*This review is part of my series of favorite Christmas reads. Click the Christmas category on the sidebar to see the rest.*
An overworked attorney’s grandmother will stop at nothing to find her a date for Christmas in this heartwarming holiday love story about finding what really matters in life.
As a first-year law associate, Sydney Batson knows she will be updating her resume by New Year’s if she loses her current case. So when her grandmother gets inexplicably ill while Sydney is in court, she arranges for a cab to take her grandmother to the clinic.
The last thing cab driver Finn Parrish wants is to be saddled with a wheelchair-bound old lady with dementia. But because Miss Callie reminds him of his own mother, whom he failed miserably in her last days, he can’t say no when she keeps calling him for rides. Once a successful gourmet chef, Finn’s biggest concern now is paying his rent, but half the time Callie doesn’t remember to pay him. And as she starts to feel better, she leads him on wild-goose chases to find a Christmas date for her granddaughter.
When Finn meets Sydney, he’s quite certain she’s never needed help finding a date. Does Miss Callie have an ulterior motive, or is this just a mission driven by delusions? He’s willing to do whatever he can to help fulfill Callie’s Christmas wish. He just never expected to be a vital part of it.
If you take a look around my reads, you’ve probably noticed I don’t read a lot of contemporary. I can’t put my finger on why, but despite all the brilliant books in the genre, it never held much appeal for me. I’ve tried multiple books only to get bored a few chapters in.
But not with Catching Christmas.
This book took me about two days to read. I read it over 2019 and then again this year. I honestly want some film company to pick this one up and make it a Christmas movie so I can watch it and read it every year.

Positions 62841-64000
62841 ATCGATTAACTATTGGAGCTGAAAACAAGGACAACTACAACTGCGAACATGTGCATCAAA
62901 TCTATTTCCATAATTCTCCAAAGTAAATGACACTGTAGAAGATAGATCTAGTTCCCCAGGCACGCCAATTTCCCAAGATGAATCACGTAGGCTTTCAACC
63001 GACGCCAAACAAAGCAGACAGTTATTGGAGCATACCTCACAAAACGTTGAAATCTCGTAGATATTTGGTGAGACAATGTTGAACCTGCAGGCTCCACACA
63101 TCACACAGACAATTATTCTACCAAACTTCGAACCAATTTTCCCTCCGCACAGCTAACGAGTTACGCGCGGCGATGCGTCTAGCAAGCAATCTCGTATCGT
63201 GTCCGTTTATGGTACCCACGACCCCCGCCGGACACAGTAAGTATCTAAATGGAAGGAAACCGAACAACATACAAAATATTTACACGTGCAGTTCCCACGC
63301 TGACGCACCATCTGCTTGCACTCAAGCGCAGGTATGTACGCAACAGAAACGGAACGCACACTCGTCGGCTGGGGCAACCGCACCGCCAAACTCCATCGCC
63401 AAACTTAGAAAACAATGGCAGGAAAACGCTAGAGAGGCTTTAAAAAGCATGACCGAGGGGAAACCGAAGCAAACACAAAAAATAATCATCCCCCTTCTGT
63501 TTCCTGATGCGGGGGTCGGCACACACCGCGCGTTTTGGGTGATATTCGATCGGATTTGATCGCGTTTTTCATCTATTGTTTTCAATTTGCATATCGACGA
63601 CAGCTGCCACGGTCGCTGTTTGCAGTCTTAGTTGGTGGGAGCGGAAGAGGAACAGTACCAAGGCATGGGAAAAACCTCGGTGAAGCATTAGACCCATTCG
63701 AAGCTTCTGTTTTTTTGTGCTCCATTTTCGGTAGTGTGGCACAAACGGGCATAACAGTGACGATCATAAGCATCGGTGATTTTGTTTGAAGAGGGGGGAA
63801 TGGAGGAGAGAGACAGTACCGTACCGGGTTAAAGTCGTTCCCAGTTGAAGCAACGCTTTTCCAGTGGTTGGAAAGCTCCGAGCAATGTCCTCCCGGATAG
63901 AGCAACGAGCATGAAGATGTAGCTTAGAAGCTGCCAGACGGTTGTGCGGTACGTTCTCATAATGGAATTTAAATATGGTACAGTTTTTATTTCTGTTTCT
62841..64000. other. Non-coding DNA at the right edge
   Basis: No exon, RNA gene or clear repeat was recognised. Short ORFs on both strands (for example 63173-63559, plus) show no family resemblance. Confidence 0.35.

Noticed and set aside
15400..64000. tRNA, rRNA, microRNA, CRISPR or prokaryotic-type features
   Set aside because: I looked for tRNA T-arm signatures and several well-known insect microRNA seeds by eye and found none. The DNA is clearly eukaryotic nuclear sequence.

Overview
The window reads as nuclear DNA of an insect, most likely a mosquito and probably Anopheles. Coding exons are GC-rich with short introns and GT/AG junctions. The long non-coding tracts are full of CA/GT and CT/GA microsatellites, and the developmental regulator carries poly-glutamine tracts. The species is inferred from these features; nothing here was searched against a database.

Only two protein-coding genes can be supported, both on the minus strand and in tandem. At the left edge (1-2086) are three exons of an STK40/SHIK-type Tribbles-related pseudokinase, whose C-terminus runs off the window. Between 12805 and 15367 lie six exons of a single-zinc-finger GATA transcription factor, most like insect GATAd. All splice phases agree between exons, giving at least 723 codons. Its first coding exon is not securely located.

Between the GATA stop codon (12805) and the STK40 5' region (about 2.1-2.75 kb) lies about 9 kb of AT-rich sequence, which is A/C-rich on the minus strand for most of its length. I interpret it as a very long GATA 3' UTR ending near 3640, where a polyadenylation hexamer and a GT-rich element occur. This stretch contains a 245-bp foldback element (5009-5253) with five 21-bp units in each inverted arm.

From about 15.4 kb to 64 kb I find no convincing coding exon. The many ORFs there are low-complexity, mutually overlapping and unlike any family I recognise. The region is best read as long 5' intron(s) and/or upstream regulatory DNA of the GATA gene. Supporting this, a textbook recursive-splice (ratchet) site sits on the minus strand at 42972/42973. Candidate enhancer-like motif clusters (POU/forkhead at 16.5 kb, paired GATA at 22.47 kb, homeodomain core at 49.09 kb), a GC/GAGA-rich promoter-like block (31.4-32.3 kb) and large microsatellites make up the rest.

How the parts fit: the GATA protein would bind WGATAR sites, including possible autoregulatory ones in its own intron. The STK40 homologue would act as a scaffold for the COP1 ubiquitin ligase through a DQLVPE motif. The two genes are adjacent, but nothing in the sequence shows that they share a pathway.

This book is definitely a detour from Terri Blackstock’s usual style, but that doesn’t slow it down at all.
And as I reread it this year, I realized so much of what kept me in it were the characters.
People. How do you not love Finn?! He’s so gruff and sarcastic, and yet he can’t turn down an elderly lady (who has dementia and probably won’t pay him when he really needs money) who needs a cab ride. He gets mad and yells at her daughter over an answering machine for leaving her by herself—because he cares for this lady he just met that much. And he feels his regret of the past very deeply. While Sydney was a great character herself, Finn was who sold the book for me.
The book also rocks the tension and stakes. The further this ridiculous predicament went—Callie having Finn drive her around to try and hunt down a boyfriend for Sydney—the more I wanted to see just how it all settles out.
But don’t think it’s all fun and games here. Part of the sweet element of this book is definitely a bittersweet note. Even in that, the author realistically depicted grief and regret.
I can literally think of nothing negative about this book. I guess that it’s so short? But if it were any longer, maybe it wouldn’t work so well.
This sweet book is one of my favorite Christmas reads and one I’ll read every year. Now if you know of a film company in need of their next Christmas film, let me know, I could help with that.
Hi there! Rachel again. Check out this section for book reviews and cover reveals of some of my favorites!